Microsoft Is Selling More Phones Than Ever, but It Isn’t Nearly Enough

The outlook is not so good.

Photo by Justin Sullivan/Getty Images

This afternoon, Microsoft reported its second-quarter earnings for fiscal year 2015. The results were mostly in line with what analysts expected: Revenue increased to $26.5 billion, and earnings per share came in at $0.71. Despite that, shares are slipping. The stock initially declined about 2 percent,  then kept sliding after the company’s chief financial officer said she expected revenue growth in the third quarter to fall 4 percent because of poor currency exchange rates.

The report wasn’t without its bright spots: Microsoft’s cloud business continued to grow; Surface revenue was up 24 percent to $1.1 billion; and search advertising revenue grew 23 percent as Bing increased its market share. And the company sold 10.5 million Lumia phones. This last one was a big mark to hit. Microsoft had sold 9.3 million phones the quarter before this one, and topping the 10-million mark, as TechCrunch put it, was a “big psychological win.”

But was it big enough? On the one hand, 10.5 million phones is nothing to discount. On the other, Microsoft’s revenue from Windows Phones fell 61 percent in the current quarter. The company says this is mostly because of its terminated commercial agreement with Nokia—Microsoft acquired Nokia’s handset division in early 2014 and has faced ongoing costs from that, in addition to losing its biggest licensee. Windows Phones’ already small market share also dwindled in 2014, from 3.3 percent to 3.1 percent, according to estimates from eMarketer.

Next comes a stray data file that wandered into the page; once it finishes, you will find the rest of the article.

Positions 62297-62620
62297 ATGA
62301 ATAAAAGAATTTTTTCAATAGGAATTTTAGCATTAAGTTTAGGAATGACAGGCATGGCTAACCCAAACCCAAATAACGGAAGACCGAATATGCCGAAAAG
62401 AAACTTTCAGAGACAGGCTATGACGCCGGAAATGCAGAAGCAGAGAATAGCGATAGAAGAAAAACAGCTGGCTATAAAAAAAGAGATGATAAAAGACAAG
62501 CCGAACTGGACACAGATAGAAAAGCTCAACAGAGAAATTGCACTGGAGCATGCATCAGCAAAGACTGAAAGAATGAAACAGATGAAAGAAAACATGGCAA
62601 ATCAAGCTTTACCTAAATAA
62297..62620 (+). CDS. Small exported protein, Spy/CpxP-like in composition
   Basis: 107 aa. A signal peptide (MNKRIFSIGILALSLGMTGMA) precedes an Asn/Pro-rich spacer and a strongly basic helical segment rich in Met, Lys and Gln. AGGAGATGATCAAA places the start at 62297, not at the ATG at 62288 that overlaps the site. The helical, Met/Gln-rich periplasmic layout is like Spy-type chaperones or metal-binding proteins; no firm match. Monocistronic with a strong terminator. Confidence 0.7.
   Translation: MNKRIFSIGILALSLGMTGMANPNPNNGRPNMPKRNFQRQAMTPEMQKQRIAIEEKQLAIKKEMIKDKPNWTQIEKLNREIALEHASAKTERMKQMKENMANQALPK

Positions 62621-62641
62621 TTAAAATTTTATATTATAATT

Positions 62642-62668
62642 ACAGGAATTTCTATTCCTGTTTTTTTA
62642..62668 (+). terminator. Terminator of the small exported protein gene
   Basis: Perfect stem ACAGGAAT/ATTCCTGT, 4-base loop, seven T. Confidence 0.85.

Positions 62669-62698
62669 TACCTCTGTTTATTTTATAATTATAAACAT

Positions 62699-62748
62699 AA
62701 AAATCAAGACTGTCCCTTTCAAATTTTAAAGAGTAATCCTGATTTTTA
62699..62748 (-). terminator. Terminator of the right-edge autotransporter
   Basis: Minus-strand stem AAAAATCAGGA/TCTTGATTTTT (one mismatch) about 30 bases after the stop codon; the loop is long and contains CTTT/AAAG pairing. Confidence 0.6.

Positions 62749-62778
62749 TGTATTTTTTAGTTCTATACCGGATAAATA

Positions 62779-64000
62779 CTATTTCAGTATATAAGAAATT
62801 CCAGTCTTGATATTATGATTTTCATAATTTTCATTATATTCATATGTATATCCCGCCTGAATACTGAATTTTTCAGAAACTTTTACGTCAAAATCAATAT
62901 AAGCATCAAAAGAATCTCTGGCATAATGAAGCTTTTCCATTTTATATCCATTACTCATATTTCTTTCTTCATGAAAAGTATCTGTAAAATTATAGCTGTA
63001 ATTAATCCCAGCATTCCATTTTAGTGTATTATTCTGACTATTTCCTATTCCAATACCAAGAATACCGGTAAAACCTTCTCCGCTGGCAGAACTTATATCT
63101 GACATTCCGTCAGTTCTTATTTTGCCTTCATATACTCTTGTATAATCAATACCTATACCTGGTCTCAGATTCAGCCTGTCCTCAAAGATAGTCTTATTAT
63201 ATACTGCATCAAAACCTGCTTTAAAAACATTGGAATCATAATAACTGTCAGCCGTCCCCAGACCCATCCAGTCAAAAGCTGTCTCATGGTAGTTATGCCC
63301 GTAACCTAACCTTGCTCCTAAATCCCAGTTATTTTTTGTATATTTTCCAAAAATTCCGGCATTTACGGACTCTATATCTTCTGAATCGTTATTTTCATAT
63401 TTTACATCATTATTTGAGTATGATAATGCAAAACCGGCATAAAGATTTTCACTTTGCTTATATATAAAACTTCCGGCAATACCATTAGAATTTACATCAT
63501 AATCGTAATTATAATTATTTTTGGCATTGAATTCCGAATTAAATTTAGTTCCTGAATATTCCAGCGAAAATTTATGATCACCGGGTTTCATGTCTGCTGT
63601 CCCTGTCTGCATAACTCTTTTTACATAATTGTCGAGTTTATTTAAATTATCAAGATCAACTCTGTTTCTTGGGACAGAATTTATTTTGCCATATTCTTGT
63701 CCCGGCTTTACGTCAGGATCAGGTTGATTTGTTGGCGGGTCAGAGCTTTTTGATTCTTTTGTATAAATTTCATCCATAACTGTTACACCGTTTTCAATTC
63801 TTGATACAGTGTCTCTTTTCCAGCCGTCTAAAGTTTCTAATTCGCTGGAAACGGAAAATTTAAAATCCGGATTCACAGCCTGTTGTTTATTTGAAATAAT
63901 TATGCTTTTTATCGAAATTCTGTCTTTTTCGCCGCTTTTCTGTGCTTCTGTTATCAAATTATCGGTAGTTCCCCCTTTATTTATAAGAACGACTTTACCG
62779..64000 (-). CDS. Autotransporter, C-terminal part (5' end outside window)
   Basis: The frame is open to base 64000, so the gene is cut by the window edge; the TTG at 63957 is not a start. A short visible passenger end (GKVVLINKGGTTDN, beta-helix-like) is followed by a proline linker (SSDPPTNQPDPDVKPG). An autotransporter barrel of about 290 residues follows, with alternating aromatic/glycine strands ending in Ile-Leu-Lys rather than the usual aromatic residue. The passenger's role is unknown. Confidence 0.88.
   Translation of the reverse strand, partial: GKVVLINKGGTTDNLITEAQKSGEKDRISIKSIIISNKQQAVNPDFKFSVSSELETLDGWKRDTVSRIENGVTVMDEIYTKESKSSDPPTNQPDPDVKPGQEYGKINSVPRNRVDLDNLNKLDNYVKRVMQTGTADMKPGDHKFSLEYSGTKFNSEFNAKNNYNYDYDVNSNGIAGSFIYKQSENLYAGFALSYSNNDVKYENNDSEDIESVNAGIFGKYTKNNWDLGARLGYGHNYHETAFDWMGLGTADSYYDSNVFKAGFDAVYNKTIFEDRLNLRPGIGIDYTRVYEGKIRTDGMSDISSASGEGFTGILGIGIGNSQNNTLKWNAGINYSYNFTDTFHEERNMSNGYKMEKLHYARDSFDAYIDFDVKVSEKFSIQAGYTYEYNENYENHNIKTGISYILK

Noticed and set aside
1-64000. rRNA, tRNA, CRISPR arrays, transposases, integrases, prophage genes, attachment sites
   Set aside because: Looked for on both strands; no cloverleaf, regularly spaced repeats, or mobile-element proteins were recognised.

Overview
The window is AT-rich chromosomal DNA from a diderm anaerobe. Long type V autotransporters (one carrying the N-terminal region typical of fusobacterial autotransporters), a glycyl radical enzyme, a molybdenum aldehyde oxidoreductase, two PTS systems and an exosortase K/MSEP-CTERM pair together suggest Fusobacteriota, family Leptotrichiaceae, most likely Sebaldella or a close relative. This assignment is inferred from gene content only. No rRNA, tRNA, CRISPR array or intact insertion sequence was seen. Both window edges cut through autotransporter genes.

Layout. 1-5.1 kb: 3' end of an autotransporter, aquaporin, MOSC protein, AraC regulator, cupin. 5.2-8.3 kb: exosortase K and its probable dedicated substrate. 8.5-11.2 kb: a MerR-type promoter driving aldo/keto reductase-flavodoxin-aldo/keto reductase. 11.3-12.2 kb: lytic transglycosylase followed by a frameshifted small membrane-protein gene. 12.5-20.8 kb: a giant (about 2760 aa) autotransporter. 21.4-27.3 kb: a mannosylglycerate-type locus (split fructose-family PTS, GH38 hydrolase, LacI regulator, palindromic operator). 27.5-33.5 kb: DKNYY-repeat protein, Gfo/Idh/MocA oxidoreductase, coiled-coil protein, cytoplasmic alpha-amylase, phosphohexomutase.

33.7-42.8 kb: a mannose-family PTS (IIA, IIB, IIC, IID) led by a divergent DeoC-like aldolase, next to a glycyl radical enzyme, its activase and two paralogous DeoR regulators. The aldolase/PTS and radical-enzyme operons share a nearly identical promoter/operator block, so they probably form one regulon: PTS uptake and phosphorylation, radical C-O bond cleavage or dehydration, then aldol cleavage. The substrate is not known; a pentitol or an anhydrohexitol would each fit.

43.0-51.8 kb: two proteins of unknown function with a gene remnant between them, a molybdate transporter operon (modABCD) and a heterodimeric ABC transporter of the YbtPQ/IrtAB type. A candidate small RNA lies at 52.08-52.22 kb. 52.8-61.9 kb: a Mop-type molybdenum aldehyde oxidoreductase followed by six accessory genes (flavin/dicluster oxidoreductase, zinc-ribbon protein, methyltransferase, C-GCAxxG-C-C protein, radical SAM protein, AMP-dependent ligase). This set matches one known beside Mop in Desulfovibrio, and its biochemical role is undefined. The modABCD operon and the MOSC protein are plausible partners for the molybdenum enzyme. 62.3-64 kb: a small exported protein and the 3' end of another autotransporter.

Compare that to the figures Apple and Samsung are posting in mobile. Samsung, the biggest smartphone-maker since late 2011, sold about 78 million smartphones in its third quarter. Apple, which reports results on Tuesday, is expected by analysts to have sold 66.5 million iPhones in its latest quarter.

Of course, it’s hard to take too much away from any single earnings report. Microsoft also recently premiered Windows 10, a surprisingly fresh operating system designed to work across all Windows devices—computers, tablets, phones, and even Xbox. But since the second quarter ended on Dec. 31, 2014, and the product doesn’t even have a set release date yet, the company can’t really expect to see any impact from that on its financials for a while.

Microsoft faces an uphill struggle in the phone business. People don’t buy Windows Phones because all the good apps are on Android and iOS devices. But all the good apps are on Android and iOS devices because people don’t buy Windows Phones. Perhaps Windows 10 will finally break that cycle. If it doesn’t, Microsoft will have a hard time making its Nokia acquisition pay off.